To raise awareness of the risks that can arise from children self-producing sexual images and videos, it is crucial to try to understand why children engage in this behaviour. When adults think of children taking sexually explicit pictures, they tend to focus squarely on the negative impacts but not fully grasp the context within which it is occurring. But it is not that simple. In fact, images taken voluntarily by children that are not shared beyond trusted partners or friends may not have negative consequences. In a study from 2015, some children say the opposite; that self-produced images provide advantages in their relationships and/or increased self-esteem. And today, this is a normal phenomenon for many children.

Josie, 19

It’s a self-confidence thing because I’m more comfortable with my body now and I’m doing it for me, as opposed to doing it for someone else now. I want to show people that I’m confident with my body.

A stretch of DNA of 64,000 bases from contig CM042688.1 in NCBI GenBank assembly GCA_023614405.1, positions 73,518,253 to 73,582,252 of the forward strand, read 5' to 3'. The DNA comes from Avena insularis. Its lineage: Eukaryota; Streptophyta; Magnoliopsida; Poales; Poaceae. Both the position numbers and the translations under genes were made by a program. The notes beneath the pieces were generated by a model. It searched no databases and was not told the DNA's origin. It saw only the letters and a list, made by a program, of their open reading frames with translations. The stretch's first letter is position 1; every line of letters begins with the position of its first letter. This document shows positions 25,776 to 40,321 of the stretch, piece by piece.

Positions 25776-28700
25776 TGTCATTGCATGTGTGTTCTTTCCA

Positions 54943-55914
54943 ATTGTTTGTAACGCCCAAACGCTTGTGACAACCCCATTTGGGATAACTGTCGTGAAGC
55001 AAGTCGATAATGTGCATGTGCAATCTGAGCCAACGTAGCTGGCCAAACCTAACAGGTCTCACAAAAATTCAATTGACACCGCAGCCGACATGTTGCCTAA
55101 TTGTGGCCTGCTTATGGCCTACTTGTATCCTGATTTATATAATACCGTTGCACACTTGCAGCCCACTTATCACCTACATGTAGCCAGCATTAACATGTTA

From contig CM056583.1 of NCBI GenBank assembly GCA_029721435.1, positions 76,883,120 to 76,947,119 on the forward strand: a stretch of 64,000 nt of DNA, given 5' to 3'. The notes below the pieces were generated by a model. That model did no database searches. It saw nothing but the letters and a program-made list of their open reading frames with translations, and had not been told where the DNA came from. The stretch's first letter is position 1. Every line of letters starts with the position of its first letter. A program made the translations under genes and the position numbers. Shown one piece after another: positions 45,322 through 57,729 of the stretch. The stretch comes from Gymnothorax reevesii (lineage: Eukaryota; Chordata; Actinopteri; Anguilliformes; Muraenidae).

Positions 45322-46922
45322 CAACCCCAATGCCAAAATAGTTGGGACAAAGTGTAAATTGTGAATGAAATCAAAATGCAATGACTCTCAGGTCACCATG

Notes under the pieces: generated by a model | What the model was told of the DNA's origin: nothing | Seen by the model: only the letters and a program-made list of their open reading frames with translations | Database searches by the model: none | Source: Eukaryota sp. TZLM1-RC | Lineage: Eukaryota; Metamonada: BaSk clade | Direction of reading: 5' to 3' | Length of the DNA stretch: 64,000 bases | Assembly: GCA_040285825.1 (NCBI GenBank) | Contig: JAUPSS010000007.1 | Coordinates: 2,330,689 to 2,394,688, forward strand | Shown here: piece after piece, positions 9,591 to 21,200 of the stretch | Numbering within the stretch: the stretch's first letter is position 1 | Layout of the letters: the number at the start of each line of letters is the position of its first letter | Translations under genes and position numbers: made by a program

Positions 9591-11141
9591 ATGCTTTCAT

I know that once you’ve posted an image online basically you don’t really have ownership over it anymore.

Before, because I hadn’t done it, I thought it was just the most terrible thing ever. But now that I’ve done it, it’s not as bad as people think. Like, if it’s to… someone you trust, it’s not that bad.

Not all self-produced material is created voluntarily. Children also face grooming, threats, extortion and coercion online. Self-produced images that are shared without consent are a violation of the child’s rights and in many legal jurisdictions, also a serious crime.

Self-produced images that are shared without consent are a violation of the child’s rights.